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Daily Archives: July 5, 2014

Impacts of the Children’s Internet Protection Act 10 Years Later

Fencing Out Knowledge - Impacts of the Children’s Internet Protection Act 10 Years Later, American Library Association, Policy Brief No. 5, June 2014.

“What do Hotmail, YouTube, Google Docs, Facebook, and National Geographic have in common? They offer content and services that millions of Americans use every day to communicate, share content, and seek information. They also may be filtered under the Children’s Internet Protection Act (CIPA) (47 U.S.C. 254), making them inaccessible to children and adults who rely on internet access provided by public libraries and schools. Passed in 2000, CIPA was designed to block adults and minors from accessing online images deemed “obscene,” “child pornography,” or “harmful to minors” for minors less than 17 years old under the law by requiring public libraries and schools receiving certain federal funding to install software filters on their internet-accessible computers. Yet the use of the internet is vastly different today than when the U.S. Supreme Court upheld the constitutionality of this law in 2003. Indeed, decision makers could not have predicted the ways in which the internet and devices used to access online content would revolutionize learning opportunities in and out of school. But as the means used to access and create content online have evolved, filtering in public libraries and schools has simply increased instead of evolving in a parallel fashion. Filtered content today, particularly in schools, encompasses entire social media and social networking sites as well as interactive or collaborative websites, extending far beyond what the law requires.”

Americans work more hours than counterparts around the world – OECD

WSJ.com, Erin McCarthy – ‘The U.S. needs to focus on improving well-being more broadly for its citizens, particularly as long working hours and stark income inequality are hindering quality of life, the Organization for Economic Co-operation and Development  said in its recent economic survey of the U.S. [OECD Economic Surveys: United States 2014]. It highlighted a notable divideContinue Reading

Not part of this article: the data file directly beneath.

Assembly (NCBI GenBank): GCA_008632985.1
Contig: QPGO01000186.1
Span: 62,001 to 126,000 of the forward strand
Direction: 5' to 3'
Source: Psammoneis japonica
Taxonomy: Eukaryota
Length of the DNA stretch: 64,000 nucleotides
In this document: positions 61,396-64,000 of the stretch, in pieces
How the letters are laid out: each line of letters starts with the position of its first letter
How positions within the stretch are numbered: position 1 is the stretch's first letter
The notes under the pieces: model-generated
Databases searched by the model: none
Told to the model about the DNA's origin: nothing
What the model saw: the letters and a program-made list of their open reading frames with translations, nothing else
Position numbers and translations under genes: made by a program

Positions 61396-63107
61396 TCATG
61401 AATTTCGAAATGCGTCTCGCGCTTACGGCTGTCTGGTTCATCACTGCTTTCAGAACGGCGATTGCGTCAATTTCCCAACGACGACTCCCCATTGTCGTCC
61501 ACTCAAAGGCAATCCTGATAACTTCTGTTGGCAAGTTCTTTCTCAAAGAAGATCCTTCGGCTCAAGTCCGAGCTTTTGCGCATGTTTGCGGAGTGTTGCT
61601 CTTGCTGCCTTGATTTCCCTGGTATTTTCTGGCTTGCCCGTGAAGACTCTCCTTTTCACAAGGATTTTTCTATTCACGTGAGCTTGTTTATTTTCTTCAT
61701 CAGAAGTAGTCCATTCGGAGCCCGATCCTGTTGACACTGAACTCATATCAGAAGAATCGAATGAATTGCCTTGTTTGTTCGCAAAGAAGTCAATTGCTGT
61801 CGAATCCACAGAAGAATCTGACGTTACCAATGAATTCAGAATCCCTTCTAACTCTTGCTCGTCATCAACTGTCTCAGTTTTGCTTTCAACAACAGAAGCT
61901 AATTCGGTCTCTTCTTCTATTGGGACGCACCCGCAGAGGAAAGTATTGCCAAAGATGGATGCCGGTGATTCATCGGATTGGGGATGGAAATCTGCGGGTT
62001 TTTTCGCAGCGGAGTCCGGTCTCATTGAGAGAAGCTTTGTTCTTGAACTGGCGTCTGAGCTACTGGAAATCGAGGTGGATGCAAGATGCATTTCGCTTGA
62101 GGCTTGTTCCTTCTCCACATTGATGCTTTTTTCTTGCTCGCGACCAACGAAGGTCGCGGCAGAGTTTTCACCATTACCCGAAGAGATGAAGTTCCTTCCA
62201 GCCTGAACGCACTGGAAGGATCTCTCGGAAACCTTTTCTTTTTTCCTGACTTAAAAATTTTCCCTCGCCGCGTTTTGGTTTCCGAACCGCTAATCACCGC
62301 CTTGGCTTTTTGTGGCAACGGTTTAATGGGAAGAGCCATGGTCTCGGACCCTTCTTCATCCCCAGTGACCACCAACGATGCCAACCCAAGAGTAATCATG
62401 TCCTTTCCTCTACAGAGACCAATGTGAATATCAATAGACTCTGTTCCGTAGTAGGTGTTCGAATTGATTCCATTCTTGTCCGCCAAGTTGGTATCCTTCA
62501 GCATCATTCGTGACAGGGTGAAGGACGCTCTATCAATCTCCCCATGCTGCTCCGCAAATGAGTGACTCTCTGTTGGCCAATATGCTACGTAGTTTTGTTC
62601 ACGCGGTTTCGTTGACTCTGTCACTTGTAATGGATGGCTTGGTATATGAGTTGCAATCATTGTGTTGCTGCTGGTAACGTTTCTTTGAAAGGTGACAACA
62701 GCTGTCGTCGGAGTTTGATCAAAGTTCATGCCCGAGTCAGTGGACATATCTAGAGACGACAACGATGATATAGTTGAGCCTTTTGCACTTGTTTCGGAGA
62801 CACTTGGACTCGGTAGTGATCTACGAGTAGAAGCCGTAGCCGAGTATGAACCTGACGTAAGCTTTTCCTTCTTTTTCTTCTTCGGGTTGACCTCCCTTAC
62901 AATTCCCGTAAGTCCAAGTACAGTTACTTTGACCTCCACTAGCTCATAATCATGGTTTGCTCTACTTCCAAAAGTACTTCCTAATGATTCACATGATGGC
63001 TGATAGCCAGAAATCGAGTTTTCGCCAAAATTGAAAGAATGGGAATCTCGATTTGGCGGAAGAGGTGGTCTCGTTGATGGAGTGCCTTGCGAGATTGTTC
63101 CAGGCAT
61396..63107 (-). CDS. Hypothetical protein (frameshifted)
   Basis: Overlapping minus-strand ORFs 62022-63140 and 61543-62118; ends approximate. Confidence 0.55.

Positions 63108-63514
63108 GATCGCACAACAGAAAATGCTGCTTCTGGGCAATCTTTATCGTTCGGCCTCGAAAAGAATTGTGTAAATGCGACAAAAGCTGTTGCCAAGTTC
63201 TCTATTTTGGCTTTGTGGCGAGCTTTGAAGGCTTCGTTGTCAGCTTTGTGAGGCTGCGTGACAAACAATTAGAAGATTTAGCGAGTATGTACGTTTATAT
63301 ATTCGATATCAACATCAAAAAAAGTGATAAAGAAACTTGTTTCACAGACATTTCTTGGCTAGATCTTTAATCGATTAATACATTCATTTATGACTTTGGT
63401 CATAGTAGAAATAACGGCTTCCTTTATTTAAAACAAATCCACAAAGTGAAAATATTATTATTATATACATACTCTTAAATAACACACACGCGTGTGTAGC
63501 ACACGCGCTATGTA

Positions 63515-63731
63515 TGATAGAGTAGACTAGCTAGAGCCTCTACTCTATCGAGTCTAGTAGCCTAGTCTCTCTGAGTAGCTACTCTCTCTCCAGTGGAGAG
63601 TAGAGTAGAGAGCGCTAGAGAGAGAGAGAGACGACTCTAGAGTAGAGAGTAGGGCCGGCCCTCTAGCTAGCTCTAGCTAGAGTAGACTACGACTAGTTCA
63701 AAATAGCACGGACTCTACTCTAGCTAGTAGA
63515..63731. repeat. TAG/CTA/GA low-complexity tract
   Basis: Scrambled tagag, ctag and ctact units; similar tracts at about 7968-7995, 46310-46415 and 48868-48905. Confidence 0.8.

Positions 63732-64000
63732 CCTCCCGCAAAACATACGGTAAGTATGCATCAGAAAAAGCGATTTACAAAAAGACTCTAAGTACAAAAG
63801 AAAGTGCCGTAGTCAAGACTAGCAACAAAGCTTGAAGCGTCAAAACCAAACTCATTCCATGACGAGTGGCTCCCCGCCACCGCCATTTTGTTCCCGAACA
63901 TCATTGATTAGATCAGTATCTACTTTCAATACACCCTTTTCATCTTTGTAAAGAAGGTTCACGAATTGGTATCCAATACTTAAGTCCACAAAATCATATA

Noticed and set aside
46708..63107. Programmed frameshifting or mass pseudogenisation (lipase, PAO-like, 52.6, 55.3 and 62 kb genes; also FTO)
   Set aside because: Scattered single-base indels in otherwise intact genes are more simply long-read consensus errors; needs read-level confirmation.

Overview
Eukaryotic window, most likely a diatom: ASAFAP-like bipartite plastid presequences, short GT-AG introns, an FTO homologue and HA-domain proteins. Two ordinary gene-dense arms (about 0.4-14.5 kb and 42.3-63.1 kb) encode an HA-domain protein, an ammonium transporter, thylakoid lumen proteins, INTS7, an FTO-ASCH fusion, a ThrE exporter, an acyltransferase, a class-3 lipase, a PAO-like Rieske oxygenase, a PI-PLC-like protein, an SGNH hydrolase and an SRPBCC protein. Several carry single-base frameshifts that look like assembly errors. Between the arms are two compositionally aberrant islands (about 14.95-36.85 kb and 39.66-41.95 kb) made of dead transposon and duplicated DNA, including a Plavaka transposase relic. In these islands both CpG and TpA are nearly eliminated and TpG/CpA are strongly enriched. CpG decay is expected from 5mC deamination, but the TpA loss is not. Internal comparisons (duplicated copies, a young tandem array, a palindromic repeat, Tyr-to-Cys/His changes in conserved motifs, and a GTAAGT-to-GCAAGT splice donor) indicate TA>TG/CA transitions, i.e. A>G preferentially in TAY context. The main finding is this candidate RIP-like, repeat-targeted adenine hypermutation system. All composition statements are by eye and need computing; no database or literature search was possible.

How a Bitcoin Rival Could Create a Global Supermoney – American Banker

American Banker, Richard Samson – [Editor's note: This article is based in part on SUPERMONEY: The New Wealth Beyond Banks and Bitcoin, which appears on Samson’s Futurist blog published by the World Future Society.]  While Bitcoin grabs headlines, a little-noted rival promises to supercharge all currencies old and new, fiat and cyber. An open-source programming systemContinue Reading

Facebook Experiments Had Few Limits – WSJ

Follow up to previous posting - Facebook tinkered with users’ feeds for a massive psychology experiment – Study, via WSJ.com - Facebook Experiments Had Few Limits, Data Science Lab Conducted Tests on Users With Little Oversight: Reed Albergotti – “Since its creation in 2007, Facebook’s Data Science group has run hundreds of tests. One published study deconstructed howContinue Reading

Is Your Android Device Telling the World Where You’ve Been? – EFF

“Do you own an Android device? Is it less than three years old? If so, then when your phone’s screen is off and it’s not connected to a Wi-Fi network, there’s a high risk that it is broadcasting your location history to anyone within Wi-Fi range that wants to listen. This location history comes in theContinue Reading

Food waste reduction could help feed world’s starving – BBC

Caroline Hepker – “Some 40% of all the food produced in the United States is never eaten. In Europe, we throw away 100 million tonnes of food every year. And yet there are one billion starving people in the world. The FAO’s best guess is that one third of all food produced for human consumption is lostContinue Reading

New Chinese LDR Rules Could Raise Bank Asset Quality Risk

Fitch news release: “Fitch Ratings-Beijing/Singapore-03 July 2014: The 30 June decision by the China Banking Regulatory Commission (CBRC) to amend the calculation of bank loan/deposit ratios (LDRs) is part of an ongoing targeted easing of liquidity conditions. Spurring growth of lending to small/micro enterprises (MSEs) has the potential to hurt bank credit profiles over theContinue Reading

Utah Is on Track to End Homelessness by 2015 With This One Simple Idea

Via NationSwell – “Utah has reduced its rate of chronic homelessness by 74 percent over the past eight years, moving 2000 people off the street and putting the state on track to eradicate homelessness altogether by 2015. How’d they do it? The state is giving away apartments, no strings attached. In 2005, Utah calculated the annualContinue Reading